League MVP? Best player in the NFL? David Johnson continues making his case
GLENDALE, Ariz. — At some point, the superlatives used to describe David Johnson seem to be a bit much.
So now, the Cardinals are just simply making statements about the second-year running back.
Larry Fitzgerald said Johnson is “the National Football League’s MVP,” whereas Carson Palmer thinks Johnson is “the best player in the NFL, point blank.”
“I think he’s proven that,” the quarterback added. “I think our wins and losses have affected some of the hype I think he has not gotten and other guys have gotten because they’re on winning teams — but best player in the NFL.”
Odds are, Johnson will not be this season’s league MVP, not unless the Cardinals run the table and reach the postseason. As for whether or not he is the game’s best player, that is certainly a matter for debate.
What cannot be argued, however, is Johnson’s importance to the Cardinals. In Sunday’s 31-23 win over the Washington Redskins, he ran for 84 yards and a touchdown on 18 carries while adding another 91 yards and a score on nine catches.
Johnson’s 175 total yards accounted for nearly half of the Cardinals’ offensive output, and in the process of it all he reached 1,005 rushing yards on the season and scored his 28th touchdown in 28 NFL games.
“I’ve been fortunate to be around a couple of good backs,” Cardinals coach Bruce Arians said. “Marshall Faulk and Edgerrin James were pretty good when they were young and he (Johnson) reminds me of those two guys.”
The 24-year-old Johnson appreciates his coach’s comparison.
“It means a lot,” he said. “That’s a great achievement, just to hear that, just to be talked about amongst those great players — it means a lot just because of everything I’ve been to.
“All the hard work is finally paying off.”
Expectations were high for Johnson entering the season, especially with how he finished the 2015 campaign. However, few could have predicted the kind of year he would put together, a record-setting effort that has helped lead to the team’s offense being built around him.
And why shouldn’t it be?
Johnson now has 64 receptions on the season, with his 704 receiving yards ranking second on the Cardinals and first among running backs in the league. His rushing yardage total ranks third in the NFL, and his 15 touchdowns are tops in all of football.
With a strong final four games, Johnson could join Roger Craig and Faulk as the only players in NFL history to run for at least 1,000 yards and earn 1,000 yards receiving in the same season, and the young back believes he can do it.
“I believe so as long as I continue to get better, continue to learn and continue to do what I can,” he said.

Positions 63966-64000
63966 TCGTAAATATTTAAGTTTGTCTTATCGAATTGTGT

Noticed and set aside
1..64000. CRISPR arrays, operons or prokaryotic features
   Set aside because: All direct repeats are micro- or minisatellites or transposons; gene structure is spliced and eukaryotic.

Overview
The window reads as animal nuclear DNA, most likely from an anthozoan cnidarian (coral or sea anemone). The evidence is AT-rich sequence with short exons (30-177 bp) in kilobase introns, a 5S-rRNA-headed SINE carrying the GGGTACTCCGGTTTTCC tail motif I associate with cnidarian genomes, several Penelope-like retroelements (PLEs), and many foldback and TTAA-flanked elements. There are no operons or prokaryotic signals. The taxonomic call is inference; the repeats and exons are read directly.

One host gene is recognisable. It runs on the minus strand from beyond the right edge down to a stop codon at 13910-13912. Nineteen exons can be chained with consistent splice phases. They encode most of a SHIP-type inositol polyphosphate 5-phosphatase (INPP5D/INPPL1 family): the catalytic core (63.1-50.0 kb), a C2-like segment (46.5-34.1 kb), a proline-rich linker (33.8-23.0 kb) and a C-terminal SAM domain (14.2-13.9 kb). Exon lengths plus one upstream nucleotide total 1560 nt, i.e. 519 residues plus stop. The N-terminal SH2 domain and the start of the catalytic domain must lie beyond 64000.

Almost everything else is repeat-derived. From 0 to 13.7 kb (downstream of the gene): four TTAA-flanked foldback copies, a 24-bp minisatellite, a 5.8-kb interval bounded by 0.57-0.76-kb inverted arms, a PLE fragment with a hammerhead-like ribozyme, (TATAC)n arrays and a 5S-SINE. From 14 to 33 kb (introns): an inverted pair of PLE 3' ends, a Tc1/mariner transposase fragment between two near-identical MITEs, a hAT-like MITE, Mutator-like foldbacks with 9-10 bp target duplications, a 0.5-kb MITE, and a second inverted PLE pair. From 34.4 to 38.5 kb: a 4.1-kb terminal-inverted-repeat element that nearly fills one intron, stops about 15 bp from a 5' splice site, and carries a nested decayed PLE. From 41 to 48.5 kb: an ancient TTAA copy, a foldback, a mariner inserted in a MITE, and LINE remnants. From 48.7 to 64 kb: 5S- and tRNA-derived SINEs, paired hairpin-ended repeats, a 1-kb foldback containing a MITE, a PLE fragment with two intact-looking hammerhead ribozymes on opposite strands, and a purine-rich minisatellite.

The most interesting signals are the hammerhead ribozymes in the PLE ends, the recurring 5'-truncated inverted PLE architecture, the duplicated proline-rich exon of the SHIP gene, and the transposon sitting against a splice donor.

They haven’t dubbed him the “Humble Rumble” for nothing.
When the Cardinals need a big play, they often look for Fitzgerald. Now, they seek out Johnson, too, both in the running game and in the passing attack.
“He was good out of the backfield,” Redskins safety Su’a Cravens said. “They lined him up empty. They threw a couple at me. I covered him pretty well on the two they threw at me, he only caught one.
“But then they started leaving him in the backfield and when you have a guy like Larry on the outside and 31 (Johnson) in the backfield, it’s pick your poison.”
That’s the idea, anyway.
“Obviously I love running the ball; that’s why I got drafted, is to run the ball first,” Johnson said. “But anytime I have the ball in my hands, I love doing that. Coming out, splitting out as a receiver is great, and just being utilized different ways.”
Left tackle D.J. Humphries takes pride in Johnson reaching the 1,000-yard mark, as the entire offensive line does. He said it’s a great feeling, helping to pave the way for this kind of season.
“There ain’t much that David can’t do — he works so hard, and he’s such a good person,” Humphries said. “He’s such a good, humble dude like when you see him ball, it’s like, I get so emotional, I get so happy for him because I know how hard he works and how much he puts into it, and it’s paying off for him.”
Defensive lineman Calais Campbell referred to Johnson, along with Fitzgerald, as “living legends,” and when asked if he meant that about Johnson, he doubled down.
“In my opinion, he’s going to be,” he said. “I see him work. As long as he stays healthy, he’s going to be a legend.”
Two years into Johnson’s career may be a bit premature to see Johnson compared to some of the game’s greats.
But he’s trending that direction, and the season he is in the midst of could be one for the ages.
“Dave is obviously as dynamic as the running back position gets in the passing game,” Palmer said. “I remember playing with LaDainian Tomlinson in the Pro Bowl one time, back when LaDainian was the MVP of the league, and just hand the ball off and just watching him play.
“You get that same feeling playing this position and handing the ball off to Dave and watching him go.”